The Met, along with Heathrow Airport and Royal Air Force personnel took part in a planned resilience training exercise overnight on 17 November, testing a multi-agency response to an aircraft hijack scenario.
As part of Exercise Night Star, RAF fighter jets were scrambled from RAF Coningsby, Lincolnshire to escort a passenger aircraft to Heathrow.
The British Airways A320 callsign “Chariot” took off from Heathrow and headed to North-East.
The aircraft (reg. G-TTNB) was intercepted by RAF Typhoon jets guiding the plane back to London. It landed back on runway 09L at Heathrow by 23:15 GMT.
Once landed Specialist Units from the Met Police met the aircraft and responded to the simulation, with the exercise designed to test the skills of police officers and staff from different units – including hostage negotiators, investigators, and firearms officers who boarded the 160-seater plane.
Officers worked in close conjunction with Heathrow colleagues, NATS and the RAF’s National Air and Space Operations Centre to co-ordinate both the planning of the exercise and the response.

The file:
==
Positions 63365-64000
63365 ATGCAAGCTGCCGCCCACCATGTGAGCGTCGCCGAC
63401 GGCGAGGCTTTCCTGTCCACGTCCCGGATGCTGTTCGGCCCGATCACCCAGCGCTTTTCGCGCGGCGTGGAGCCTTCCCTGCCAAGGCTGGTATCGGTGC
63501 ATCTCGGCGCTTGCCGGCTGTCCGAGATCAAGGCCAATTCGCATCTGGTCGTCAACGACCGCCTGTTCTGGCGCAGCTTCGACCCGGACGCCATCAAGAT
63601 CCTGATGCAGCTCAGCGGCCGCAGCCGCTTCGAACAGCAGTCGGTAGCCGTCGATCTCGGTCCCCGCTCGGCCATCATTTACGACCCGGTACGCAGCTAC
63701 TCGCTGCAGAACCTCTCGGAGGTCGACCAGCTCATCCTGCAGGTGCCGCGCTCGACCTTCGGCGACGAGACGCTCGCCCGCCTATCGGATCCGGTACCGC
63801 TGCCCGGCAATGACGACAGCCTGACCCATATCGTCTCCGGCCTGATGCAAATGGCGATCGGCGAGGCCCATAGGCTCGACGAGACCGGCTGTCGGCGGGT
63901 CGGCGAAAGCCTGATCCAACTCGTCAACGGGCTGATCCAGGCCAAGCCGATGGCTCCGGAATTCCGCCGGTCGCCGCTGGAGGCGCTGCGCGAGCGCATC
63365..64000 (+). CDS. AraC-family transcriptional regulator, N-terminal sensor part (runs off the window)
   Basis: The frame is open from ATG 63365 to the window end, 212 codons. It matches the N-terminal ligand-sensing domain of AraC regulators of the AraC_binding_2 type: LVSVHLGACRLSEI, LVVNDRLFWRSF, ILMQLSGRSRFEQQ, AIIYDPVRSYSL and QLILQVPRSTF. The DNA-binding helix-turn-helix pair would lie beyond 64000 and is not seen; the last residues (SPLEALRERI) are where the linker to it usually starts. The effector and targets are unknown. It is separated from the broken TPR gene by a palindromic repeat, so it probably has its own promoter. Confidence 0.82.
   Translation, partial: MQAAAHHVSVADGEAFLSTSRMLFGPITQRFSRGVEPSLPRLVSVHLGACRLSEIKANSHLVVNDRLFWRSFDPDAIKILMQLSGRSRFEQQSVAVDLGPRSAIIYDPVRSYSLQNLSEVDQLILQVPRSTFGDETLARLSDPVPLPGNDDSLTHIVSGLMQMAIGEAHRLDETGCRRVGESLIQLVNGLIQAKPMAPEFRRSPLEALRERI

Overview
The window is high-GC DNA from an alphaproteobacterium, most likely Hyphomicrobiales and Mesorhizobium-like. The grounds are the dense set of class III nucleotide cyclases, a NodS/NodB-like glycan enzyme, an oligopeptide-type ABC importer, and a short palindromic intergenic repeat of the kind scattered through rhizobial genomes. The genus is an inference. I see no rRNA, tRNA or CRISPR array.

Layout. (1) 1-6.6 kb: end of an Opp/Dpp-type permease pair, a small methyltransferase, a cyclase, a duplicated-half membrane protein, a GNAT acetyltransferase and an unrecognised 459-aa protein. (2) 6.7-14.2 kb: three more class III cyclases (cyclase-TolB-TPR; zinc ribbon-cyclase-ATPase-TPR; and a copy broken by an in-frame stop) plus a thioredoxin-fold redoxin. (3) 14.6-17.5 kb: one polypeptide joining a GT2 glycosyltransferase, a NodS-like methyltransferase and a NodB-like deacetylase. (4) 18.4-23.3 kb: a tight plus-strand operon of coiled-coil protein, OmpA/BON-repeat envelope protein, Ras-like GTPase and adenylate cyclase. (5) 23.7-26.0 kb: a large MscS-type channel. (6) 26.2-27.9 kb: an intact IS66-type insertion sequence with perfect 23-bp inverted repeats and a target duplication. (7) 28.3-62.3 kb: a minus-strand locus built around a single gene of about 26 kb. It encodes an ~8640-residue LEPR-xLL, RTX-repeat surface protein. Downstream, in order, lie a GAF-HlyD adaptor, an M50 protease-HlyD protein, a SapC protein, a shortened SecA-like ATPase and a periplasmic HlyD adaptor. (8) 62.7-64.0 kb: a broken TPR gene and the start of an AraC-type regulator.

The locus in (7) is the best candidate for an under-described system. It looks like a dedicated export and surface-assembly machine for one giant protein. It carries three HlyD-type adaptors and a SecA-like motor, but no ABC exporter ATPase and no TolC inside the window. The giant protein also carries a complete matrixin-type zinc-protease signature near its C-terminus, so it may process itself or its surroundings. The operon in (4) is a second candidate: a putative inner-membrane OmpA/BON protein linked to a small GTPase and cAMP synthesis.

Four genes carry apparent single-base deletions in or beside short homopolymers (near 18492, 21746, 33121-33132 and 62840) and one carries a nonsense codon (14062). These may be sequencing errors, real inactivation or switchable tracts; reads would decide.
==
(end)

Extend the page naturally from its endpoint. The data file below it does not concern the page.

Chief Superintendent Ian Howells, who leads the Met’s Aviation Policing Command, said: “Exercises such as this allow us to ensure that, with our partners, we are well-prepared to respond to all types of emergencies – at our airports, or elsewhere in the Capital. This gives our officers and staff vital experience, and also means that we can continually refine and improve upon our plans which help to keep the public safe.”
Royal Air Force Typhoons are on permanent standby to respond to any potential threat in or near UK airspace. They are regularly called upon to rapidly react to belligerent, unknown or non-communicating aircraft and frequently participate in planned training exercises.